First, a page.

Bank of Valletta plc - Long-term Credit Rating Downgraded to ‘BBB+’

On 2 March, the international credit rating agency Fitch Ratings downgraded BOV’s Long-term Issuer Default Rating (IDR) to ‘BBB+’ from ‘A-‘ but maintain a ‘Stable’ outlook. The agency also affirmed BOV’s Short-term IDR at ‘F2’, Individual Rating at ‘C’ and Support Rating at ‘2’. The Support Rating Floor (SRF) has been revised to ‘BBB’ from ‘BBB+’. Fitch explained that the downgrade of BOV’s Long-term IDR reflects its more cautious view on the Bank’s high single-name concentration which increases its vulnerability to any sharp deterioration in asset quality. Fitch stated that given the small size of the domestic economy, the Bank is faced with limited scope for diversification. Fitch’s revision of BOV’s rating follows its assessment of the Maltese government’s ability to support the Bank, which represents over 40% of the aggregate domestic banking assets and about 100% of the country’s GDP. Fitch believes the Maltese government’s propensity to support BOV is very strong however it warned that large banking sector problems could be too much for a small economy to support itself.

Fitch however noted that that BOV’s ratings continue to reflect its satisfactory profitability, sound liquidity and funding position, adequate capitalisation as well as its position as the largest bank in Malta. It also made reference to BOV’s historically weak asset quality by international standards and its reliance on Malta’s small economy. Moreover, Fitch confirmed that funding and liquidity ratios are “sound and supported by a large and stable customer deposit base” with loan/deposit ratios maintained at conservative levels (69% as at 30 September 2010). BOV’s Fitch core capital ratio was 11.7% at the end of 2010 which Fitch views as adequate given the Bank’s risk profile – with fairly high concentrations in assets and weakening asset quality. Fitch stated that BOV’s asset quality weakened during the year ended 30 September 2010 with the doubtful loans over gross loans ratio reaching almost 8% from 6% a year earlier. This deterioration was mainly due to the real estate and construction sector, although Fitch noted that this sector is now showing signs of improvements.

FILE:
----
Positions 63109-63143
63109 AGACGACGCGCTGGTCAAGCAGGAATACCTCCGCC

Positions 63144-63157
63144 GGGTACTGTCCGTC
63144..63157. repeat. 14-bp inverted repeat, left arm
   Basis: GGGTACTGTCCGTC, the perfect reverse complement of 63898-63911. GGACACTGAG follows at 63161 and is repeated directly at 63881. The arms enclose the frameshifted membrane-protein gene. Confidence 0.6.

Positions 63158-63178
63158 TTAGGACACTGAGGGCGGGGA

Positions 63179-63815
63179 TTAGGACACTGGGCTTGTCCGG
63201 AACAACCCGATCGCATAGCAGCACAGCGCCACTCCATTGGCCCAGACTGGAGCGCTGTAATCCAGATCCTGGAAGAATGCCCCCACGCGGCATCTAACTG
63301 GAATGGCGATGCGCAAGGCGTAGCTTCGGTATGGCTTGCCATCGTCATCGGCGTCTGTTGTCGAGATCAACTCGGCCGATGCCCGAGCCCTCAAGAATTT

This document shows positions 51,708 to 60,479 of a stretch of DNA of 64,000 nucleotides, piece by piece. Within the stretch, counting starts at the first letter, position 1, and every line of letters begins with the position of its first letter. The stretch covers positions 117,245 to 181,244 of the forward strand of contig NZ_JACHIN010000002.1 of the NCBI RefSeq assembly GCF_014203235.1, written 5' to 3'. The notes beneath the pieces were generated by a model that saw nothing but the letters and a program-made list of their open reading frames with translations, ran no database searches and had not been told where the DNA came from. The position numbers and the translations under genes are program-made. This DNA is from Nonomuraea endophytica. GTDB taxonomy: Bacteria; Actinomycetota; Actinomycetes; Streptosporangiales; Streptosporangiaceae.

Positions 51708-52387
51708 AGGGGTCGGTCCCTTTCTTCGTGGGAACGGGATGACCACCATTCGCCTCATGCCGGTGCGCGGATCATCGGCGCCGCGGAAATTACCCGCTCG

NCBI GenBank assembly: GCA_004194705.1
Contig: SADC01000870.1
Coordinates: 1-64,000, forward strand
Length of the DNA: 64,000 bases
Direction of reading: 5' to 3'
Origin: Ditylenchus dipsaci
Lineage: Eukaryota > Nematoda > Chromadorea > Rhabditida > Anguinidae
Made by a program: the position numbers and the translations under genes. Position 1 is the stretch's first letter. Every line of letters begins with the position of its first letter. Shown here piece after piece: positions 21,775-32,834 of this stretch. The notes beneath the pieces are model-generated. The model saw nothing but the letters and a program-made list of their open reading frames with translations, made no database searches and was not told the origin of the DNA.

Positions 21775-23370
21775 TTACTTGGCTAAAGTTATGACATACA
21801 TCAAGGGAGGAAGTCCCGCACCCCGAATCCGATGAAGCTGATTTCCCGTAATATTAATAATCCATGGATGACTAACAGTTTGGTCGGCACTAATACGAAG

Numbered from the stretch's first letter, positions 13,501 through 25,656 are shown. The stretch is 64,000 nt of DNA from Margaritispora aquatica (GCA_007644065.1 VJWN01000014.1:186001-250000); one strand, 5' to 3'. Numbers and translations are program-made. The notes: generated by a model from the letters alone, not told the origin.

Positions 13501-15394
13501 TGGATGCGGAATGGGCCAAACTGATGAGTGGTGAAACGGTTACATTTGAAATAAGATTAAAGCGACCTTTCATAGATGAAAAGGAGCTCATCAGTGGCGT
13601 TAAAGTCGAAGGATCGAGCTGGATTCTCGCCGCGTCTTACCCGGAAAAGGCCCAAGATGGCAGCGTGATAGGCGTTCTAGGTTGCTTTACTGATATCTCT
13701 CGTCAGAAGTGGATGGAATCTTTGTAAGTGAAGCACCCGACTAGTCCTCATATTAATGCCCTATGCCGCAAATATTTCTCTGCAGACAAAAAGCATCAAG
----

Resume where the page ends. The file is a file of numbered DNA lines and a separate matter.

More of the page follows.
Nonetheless Fitch affirmed that BOV’s profitability is satisfactory as the Bank continued to generate strong revenue in the full-year to 30 September 2010. It also confirmed that BOV has a largely sufficient buffer to absorb significantly higher loan impairment charges. Fitch expects BOV’s profitability to continue to benefit from a more favourable domestic economic environment during the current financial year ending 30 September 2011. Loan impairment charges are however expected to remain higher than in the past, weighing down the Bank’s operating profit.

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